I know, I know! Other women that I greatly admire have talked to me about why it is almost always pointless to even engage in conversations with radical feminists (who are overwhelmingly white, Western, non-disabled women in number) because of the eurocentric, racist, ablist past that is associated with radical feminism. I feel like they are right in that we don't need to educate them or answer their questions because if they want answers all they have to do is go and read what other feminists have already written and spoken about this stuff.
I've been trying to understand why I feel so compelled to try and discuss the nature of bigotry with white people. I think part of it, okay A LOT of it, may have to do with my feelings about who I am. I mean, when I think about non-disabled people as a class, I don't feel like they are a group that I belong to so, when non-disabled people do something that is ablist, I don't feel like they are representing the group that I belong to so I don't have to disavow their actions or feel particularly responsible for them. However, when I think about white people as a class, I can never quite get it out of my mind that this is a group that I am inextricable from for several reasons.
Most of the black, NDN and latin@ people in my life can state with relative certainty that there's probably at least one or two white people in their ancestry. I mean, even if they don't know the ancestor's name, unless you are among the first or maybe second generation born in this country, a person of color is probably going to have some white ancestors. For most of people of color I know, this isn't really a big deal. I mean, we do have slavery and the systematic raping that went along with it to thank for some of those white ancestors of people of color.
Because of how they got there, lots of folks aren't exactly thrilled about the existence of their white ancestors. I know I've probably got some white ancestors that entered my family tree that way too and they are not even worth remembering so I'm glad that there isn't a record of who they are. My issues have to deal with my other white ancestors, the ones who are there because of consensual relationships between people of different ethnicities.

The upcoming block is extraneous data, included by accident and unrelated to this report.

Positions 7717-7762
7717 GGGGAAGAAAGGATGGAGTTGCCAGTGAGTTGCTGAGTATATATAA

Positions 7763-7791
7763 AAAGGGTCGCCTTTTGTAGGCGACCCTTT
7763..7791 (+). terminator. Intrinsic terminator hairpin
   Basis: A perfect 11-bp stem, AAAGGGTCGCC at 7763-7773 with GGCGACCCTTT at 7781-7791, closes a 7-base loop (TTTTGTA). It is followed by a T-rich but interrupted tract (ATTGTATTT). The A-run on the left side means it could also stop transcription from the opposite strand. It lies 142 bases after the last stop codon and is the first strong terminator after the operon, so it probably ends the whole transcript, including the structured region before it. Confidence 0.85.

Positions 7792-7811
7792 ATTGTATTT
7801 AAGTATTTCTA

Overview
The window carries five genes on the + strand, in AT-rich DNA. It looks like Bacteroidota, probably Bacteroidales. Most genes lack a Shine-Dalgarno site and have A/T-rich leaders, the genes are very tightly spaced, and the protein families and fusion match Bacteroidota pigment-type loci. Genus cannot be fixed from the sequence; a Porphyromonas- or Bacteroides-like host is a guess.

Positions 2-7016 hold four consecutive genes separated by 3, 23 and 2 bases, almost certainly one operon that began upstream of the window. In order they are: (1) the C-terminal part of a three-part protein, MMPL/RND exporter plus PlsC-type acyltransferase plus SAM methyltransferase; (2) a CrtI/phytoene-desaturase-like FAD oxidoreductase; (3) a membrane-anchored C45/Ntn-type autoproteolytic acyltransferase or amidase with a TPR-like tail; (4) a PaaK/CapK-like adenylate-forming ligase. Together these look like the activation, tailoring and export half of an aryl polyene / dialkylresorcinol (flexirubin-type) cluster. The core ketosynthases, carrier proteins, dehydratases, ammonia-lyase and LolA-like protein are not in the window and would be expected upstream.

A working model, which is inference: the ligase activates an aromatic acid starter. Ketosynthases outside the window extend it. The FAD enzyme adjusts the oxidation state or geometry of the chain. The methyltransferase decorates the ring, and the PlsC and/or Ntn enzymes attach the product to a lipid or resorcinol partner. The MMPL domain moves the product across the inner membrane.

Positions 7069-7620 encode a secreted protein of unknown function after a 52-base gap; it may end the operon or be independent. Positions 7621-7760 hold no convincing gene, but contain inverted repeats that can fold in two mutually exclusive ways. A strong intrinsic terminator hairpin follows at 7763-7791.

St. Patrick's Day comes along and I'm always feeling like "Yeah-hay! A toast to my clan, every woman and every man!" and it feels really good to think about the shared experiences of Irish immigrants and people of the Maafa. I like to think about how my French ancestor Lafayette was an active abolitionist and advocate for religious tolerance. I'm REALLY proud of that. I rarely talk about my heritage without
Then there's my inter-racial relationship/immediate family. My partner has a German heritage and he's really proud of that and it's something we celebrate here. I've got my Oktober-fest shirts and I never pass up an opportunity to eat some wursts and drink some German lager. Hell, even our car is German. My daughter's bio-dad has an Sicilian Italian heritage. I'm not Italian but I sure do my best to teach her about the accomplishments of people of Italian-descent.
All this means that, beyond the ancestry that I had no control over, I have chosen to be a part of a very whitened world. I think that this makes it harder for me to just feel like white people's actions don't also reflect on me. When somebody who is white does something egregiously bigoted in front of me, I just start to feel like other people of color can look at me and say "You chose THESE people to share your life with?!"
I want so badly for white people to be like the ones in my family. I'm not looking for them to never engage in bigoted behavior but can they at least refrain from telling the rest of us that we are imagining things or exaggerating when we point out how their behavior affects us? My partner is great. My mother-in-law is the kind of woman that I'd be friends with even if I'd never have met her son. My sisters-in-law are sweet and caring and wonderful aunts who spoil VanGoghGirl with lots and lots of attention (and presents).
None of them specifically self-identify as feminists, even though I think their actions prove that they are. I think that is part of the reason why it bothers me to no end when other women who do call themselves feminists do things that I could never imagine my loved ones doing. When someone goes beyond that and decides to proclaim to the world that they are a radical feminist, it just seems to me that there's some responsibility that they are supposed to be willing to take for their actions.
I keep hoping for this to be something that radical feminists will do, but it just doesn't happen.